Coastguard radio operators raise the alarm – and save three lives

Buzz & Oisin

“We were shaking, we were pretty cold. We were looking to the heavens waiting, but there was nothing. I said my goodbyes. I said my goodbyes a couple of times, actually. I knew the situation was bad.”

Imagine being lost at sea, injured and exhausted, with no way of calling for help. It’s exactly what happened to three experienced boaties when they tried to cross the Manukau Bar.

John, Buzz and Oisin, mates for many years, had been out fishing when they decided to call it a day and head back to shore, to duck the bad weather that was coming.

John Potter, skipper, radioed Coastguard volunteers to let them know they were about to cross the notorious Manukau Bar, a dangerous stretch of water that has a history of tragic drownings. That one radio call saved their lives.

As soon as they started they were in trouble.  Their boat came off the back of one wave and was immediately scooped up by another. The wave flipped the boat as easily as a child’s toy, rolling it twice.

John and Buzz were flung 30 metres from the boat.

Buzz could see that John was in real trouble. “There was a 130-litre chilly bin beside me,” said Buzz. “I emptied as much water as I could out of it and swam over to John. He couldn’t swim – he had a badly cracked pelvis.” But, worse still, they couldn’t see Oisin at all.

When the boat rolled, Oisin was trapped underneath. He fought to get out.

"I was stuck in the boat, getting forced back in by each wave as I tried to get out. I tried to get a Mayday call out but the radio was hanging by a wire. I knew I had to get out. I was in the hull running out of air."

What none of them knew was that their earlier radio call to Coastguard had put our volunteers on high alert.  The Manukau bar is so dangerous that they’re trained to immediately start searching after 30 minutes, should boats not radio in to say they are safely across.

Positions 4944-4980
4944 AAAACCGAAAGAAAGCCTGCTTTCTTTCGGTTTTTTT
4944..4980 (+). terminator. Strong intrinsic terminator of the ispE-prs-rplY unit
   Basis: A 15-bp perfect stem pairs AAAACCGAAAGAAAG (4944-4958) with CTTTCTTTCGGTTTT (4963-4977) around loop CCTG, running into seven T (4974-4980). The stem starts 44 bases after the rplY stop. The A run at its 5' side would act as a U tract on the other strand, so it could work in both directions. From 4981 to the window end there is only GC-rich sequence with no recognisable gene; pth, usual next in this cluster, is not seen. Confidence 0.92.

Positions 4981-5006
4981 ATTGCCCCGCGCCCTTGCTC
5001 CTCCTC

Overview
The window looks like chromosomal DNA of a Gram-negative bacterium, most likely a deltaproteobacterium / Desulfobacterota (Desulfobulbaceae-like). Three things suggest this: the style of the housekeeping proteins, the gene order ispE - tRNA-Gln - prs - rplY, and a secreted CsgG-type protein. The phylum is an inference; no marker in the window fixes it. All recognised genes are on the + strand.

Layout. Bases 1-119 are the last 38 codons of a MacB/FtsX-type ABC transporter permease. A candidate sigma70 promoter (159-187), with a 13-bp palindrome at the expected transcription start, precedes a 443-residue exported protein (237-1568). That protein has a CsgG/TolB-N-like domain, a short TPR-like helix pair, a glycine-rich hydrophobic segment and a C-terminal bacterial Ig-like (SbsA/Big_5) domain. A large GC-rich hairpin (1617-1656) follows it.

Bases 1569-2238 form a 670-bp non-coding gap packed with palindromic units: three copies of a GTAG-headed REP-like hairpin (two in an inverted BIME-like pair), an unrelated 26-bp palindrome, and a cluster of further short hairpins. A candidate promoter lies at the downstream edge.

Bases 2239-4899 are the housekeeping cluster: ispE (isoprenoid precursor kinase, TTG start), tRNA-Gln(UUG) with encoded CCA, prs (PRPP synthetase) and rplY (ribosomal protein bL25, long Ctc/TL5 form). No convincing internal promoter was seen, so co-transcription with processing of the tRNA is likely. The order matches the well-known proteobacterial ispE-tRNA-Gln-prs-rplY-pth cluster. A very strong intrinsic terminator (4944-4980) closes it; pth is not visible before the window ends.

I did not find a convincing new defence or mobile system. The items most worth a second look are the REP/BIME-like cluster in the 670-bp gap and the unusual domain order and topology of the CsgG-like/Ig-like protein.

Finally Oisin managed to swim out from under the boat. Exhausted and losing blood fast, Oisin climbed onto the hull and started looking for his mates.

He also tied ropes from the boat into handles, so he had something to hang on to.

"Then I saw the guys about 30 metres away. Buzz was dragging the skipper and they were getting smashed by the waves."

Buzz and John fought their way to the boat where they clung on to the ropes. The three men were back together but their horrific ordeal was far from over.

The boat was slowly drifting out to sea. All they could hear was the sound of waves breaking and their own ragged breathing. Injured, with no way to call for help, and with a wrecked, upturned boat, Oisin realised how utterly helpless they were:

“We were shaking, we were pretty cold. We were looking to the heavens waiting, but there was nothing. I said my goodbyes. I said my goodbyes a couple of times, actually. I knew the situation was bad.”

But Coastguard radio operators had their backs. Having not heard from the men since they started crossing the Bar, they raised the alarm and started searching for them. A Coastguard rescue vessel and two helicopters were immediately scrambled.

The search was long and arduous and three hours later, they had not located the men. But the tide had turned and Oisin, John and Buzz were finally drifting back to shore. When they finally heard waves crashing against a beach, they were exhilarated; but then they pictured their boat being picked up by the surf and hurled onto the sand like a missile.

"We had to get away from the boat ... We had to get away from it, we didn't want to be anywhere near it when we hit the [surf]line,” said Oisin.

So they swam away, but the sea was rough as anything. "We all got in the water and the next wave, we were all separated. The last time I saw John he was on his back."

Oisin and Buzz managed to stagger onto the sand. But, there was no sign of John. Oisin kept watch for as long as he could. “I waited for 15 to 20 minutes but I was so cold. I was shaking so much, I couldn’t see, I had to go…” he said. 

They thought they would never see their mate John again.

But the rescue crews had finally found John at sea – injured, exhausted and probably hypothermic, but alive. He was given first aid and airlifted to hospital where he had surgery on his broken pelvis. They had all survived.

Oisin and Buzz paid a visit to the Coastguard volunteers a few days later: "We are so very fortunate. It could have been very different. We did everything right, but the unexpected still happened. I don't know what to say to show how grateful and appreciative we are to the Coastguard, and everyone who helped in the search."

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